## Friday, September 26, 2008

### Lesson 12: Cross Bearing Fix

Using NOAA Chart 12221 TR, Variation 9W, and the deviation table from Lesson 10 -

Relative Bearings, Lines of Position and Cross Bearing Fix

You may determine the position of your boat by many methods of piloting. The line of position is common to all methods. For example, if you observe a charted standpipe and a charted flag pole in range (lined up), you are somewhere on the line drawn from the standpipe to your boat through the flagstaff. This line is called a range line and is a line of position (LOP). Although a single visual observation can provide a line of position, it does not establish a position. You are located somewhere along this LOP. If an LOP is obtained by magnetic compass, the compass bearing must be corrected to true degrees by apply variation and deviation for the compass heading at the time the bearing was obtained.

Remember a single line of bearing gives you a LOP. Your boat is somewhere along that LOP. You also know that you cannot accurately fix your position by a single LOP. You must plot two (2) or more intersecting LOP’s to obtain a Cross Bearing Fix. The greater number of lines of position intersecting at the same point the greater the confidence in the fix. For a fix to be most accurate, LOP’s must be derived from simultaneous observations or bearings time corrected. In the normal practice of small-boat navigation, you may take two (2) or more bearings, one after the other, and these are considered to meet accuracy requirements.

Bearings can be taken by sighting across a compass, using a hand bearing compass, relative bearings or by RADAR. The direction to the object sighted is recorded. When using cross bearings the fix is obtained by taking bearings on two (2) well defined – charted objects and plotting the observed bearings onto a chart. A more accurate fix may be obtained by taking a third bearing on another well defined object. There should be a separation of at least sixty (60) degrees between lines of position.

Need to Know

A line of position or relative bearing is where the observer and sighted object is assumed to be located somewhere in the same visual “range”.

Two intersecting lines of position taken on two separate sighted objects (objects with known, charted positions) can provide the position of the observer.

Three lines of position on three separate objects (all with known positions), provide a far more accurate fix than using two lines of position.

Only a ship’s heading has a deviation value, relative bearings obtained from lines of position never have deviation values.

Relative bearings are expressed in relation to the ship’s steering compass.

Always work relative bearings up from magnetic steering compass readings to true direction before plotting on a chart.

Always plot bearings values in the correct direction and in true degrees “back” towards the respective sighted object used for that specific bearing or line of position.

Learning Exercise: Cross Bearing Fix

In the following problem set, you will be given the vessel’s heading per steering compass plus three relative bearings. Find Lat/Lon using this information. Remember that deviation is taken from the ship’s heading (SH), not relative bearing(s).

Remember !

Using only the ship’s heading to determine deviation value and use the same value for each “D” in table below. Remember, remember, and remember….bearings never have deviation values! Bearings never deviate, only a ship’s head deviates.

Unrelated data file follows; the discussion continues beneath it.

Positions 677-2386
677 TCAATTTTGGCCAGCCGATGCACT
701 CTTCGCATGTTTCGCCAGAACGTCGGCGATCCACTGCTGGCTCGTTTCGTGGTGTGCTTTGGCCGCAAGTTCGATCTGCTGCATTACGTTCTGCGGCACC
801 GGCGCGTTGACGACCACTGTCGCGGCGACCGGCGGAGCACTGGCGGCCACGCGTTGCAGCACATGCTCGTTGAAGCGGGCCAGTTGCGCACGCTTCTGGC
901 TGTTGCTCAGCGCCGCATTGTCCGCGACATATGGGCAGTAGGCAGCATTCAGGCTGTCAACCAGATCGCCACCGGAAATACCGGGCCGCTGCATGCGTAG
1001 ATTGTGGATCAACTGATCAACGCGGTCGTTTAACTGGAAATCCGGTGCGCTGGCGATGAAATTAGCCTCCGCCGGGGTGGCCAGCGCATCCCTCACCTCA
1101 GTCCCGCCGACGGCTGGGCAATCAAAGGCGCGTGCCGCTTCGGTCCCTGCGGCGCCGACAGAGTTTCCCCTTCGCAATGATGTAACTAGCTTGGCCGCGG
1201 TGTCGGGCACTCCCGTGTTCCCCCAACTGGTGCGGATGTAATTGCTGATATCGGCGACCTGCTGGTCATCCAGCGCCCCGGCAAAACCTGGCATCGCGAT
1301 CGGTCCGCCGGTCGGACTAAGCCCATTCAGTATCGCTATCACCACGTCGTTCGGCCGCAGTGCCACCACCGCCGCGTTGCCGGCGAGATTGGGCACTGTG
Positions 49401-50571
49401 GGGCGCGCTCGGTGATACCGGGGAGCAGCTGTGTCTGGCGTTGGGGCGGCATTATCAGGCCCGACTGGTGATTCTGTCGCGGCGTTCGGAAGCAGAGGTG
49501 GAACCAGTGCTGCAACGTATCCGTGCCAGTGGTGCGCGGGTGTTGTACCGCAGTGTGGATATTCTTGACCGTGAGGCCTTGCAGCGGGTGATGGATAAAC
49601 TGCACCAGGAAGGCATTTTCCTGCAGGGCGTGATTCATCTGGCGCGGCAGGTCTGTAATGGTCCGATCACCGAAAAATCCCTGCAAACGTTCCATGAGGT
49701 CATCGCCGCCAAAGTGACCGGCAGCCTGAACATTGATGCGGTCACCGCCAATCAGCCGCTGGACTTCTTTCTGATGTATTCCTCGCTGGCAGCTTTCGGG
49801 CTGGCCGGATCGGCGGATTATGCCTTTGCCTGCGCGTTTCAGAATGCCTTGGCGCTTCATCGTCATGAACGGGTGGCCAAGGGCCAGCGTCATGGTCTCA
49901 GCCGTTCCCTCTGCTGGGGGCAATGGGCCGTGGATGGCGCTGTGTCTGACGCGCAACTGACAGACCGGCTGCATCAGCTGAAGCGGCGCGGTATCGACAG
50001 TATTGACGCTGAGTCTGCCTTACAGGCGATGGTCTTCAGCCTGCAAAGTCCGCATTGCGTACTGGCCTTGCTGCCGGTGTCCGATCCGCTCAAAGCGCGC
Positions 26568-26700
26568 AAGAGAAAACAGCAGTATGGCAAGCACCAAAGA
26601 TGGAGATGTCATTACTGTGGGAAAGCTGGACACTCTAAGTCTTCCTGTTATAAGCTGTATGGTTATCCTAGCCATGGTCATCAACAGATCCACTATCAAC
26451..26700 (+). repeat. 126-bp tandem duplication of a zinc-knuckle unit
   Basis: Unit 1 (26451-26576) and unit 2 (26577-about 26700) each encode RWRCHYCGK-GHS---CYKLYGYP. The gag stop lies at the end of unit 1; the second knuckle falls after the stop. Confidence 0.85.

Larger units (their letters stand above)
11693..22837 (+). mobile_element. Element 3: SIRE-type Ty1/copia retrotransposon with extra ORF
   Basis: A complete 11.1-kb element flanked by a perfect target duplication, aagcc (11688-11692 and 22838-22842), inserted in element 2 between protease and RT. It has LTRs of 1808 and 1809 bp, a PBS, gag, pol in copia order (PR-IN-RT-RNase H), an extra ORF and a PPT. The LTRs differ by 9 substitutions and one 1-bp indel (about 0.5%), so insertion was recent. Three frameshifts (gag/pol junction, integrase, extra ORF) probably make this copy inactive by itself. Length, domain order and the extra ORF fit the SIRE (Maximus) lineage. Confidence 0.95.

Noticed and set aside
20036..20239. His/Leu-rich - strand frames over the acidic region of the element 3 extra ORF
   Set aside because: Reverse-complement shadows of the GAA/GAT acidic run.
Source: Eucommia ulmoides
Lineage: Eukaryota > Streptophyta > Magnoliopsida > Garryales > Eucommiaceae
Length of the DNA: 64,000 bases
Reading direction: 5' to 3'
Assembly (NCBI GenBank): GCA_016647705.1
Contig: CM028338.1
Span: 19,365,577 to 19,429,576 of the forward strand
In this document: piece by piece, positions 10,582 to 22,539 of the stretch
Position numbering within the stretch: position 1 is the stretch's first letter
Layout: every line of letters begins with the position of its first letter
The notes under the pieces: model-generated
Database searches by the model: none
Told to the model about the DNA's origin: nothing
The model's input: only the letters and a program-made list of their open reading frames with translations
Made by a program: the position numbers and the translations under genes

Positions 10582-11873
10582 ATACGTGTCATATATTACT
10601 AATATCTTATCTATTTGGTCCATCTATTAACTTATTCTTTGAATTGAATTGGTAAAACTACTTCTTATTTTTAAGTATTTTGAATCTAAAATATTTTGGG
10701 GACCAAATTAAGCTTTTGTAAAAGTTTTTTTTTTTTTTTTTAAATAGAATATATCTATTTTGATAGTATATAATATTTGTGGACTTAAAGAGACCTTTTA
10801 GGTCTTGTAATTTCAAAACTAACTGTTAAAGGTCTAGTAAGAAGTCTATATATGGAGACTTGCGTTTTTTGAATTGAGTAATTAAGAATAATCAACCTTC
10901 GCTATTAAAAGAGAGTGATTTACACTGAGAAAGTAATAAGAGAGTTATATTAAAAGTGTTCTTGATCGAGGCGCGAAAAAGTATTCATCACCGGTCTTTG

Work each relative bearing reading up to True degrees (- W + E).

On the chart, plot each reading in True degrees, in the correct direction, towards its respective sighted object.

At the point which the lines of position intersect indicate the vessel’s position at the time when the compass bearings were taken.

Drop the pencil in the geometric center of the triangle or cocked hat.

Determine LATITUDE AND LONGITUDE

Learning Exercise:

1. You are on a course of 027º PMC when you take the following bearings PMC:

New Point Comfort Light “2” – 253º
Horn Harbor Entrance Light “HH” – 282º
Wolf Trap Light – 348º

What is the position of the fix?

A. LAT 37º 19.4’ N LON 076º 09.8’ W
B. LAT 37º 19.7’ N LON 076º 09.9’ W
C. LAT 37º 19.4’ N LON 076º 09.5’ W
D. LAT 37º 19.7’ N LON 076º 10.3’ W

2. You are on a course of 089º PMC when you take the following bearings on your vessel magnetic steering compass:

Great Machipongo Light “5” – 004º
Cape Charles Light – 253º
Sand Shoal Inlet South Light – 334º

What is the position of the fix?

A. LAT 37º 11.95’ N LON 075º 41.5’ N
B. LAT 37º 12.0’ N LON 075º 40.9’ W
C. LAT 37º 11.6’ N LON 075º 43.0’ W
D. LAT 37º 11.9’ N LON 075º 41.6’ W

3.You are on a course of 035º PMC when you take the following bearings per magnetic compass:
Cape Charles Light – 343º
Chesapeake Light – 131º
Cape Henry Light – 261º

What is the position of the fix?

A. LAT 36º 58.4’ N LON 075º 49.1’ W
B. LAT 36º 58.1’ N LON 075º 50.0’ W
C. LAT 36º 57.8’ N LON 075º 49.2’ W
D. LAT 36º 57.6’ N LON 75º 049.8’ W
4. You are on a course of 153º PMC when you take the following bearings on your ship’s compass:

Cape Charles Light – 345º
Chesapeake Light – 148º
Cape Henry Light – 241º

What is the position of the fix?

A. LAT 37º 01.6’ N LON 075º 50.9’ W
B. LAT 37º 11.5’ N LON 075º 50.1’ W
C. LAT 36º 57.6’ N LON 075º 51.6’ W
D. LAT 36º 57.9’ N LON 075º 50.8’ W

5. You are on a course of 060º PMC when you take the following bearings PMC:

Horn Harbor Entrance Light “HH” – 285º
New Point Comfort Spit Light “2” – 256º
Wolf Trap Light – 348º

What is the position of the fix?

A. LAT 37º 19.4’ N LON 076º 09.8’ W
B. LAT 37º 19.4’ N LON 076º 09.5’ W
C. LAT 37º 19.7’ N LON 076º 09.9’ W
D. LAT 37º 19.7’ N LON 076º 10.3’ W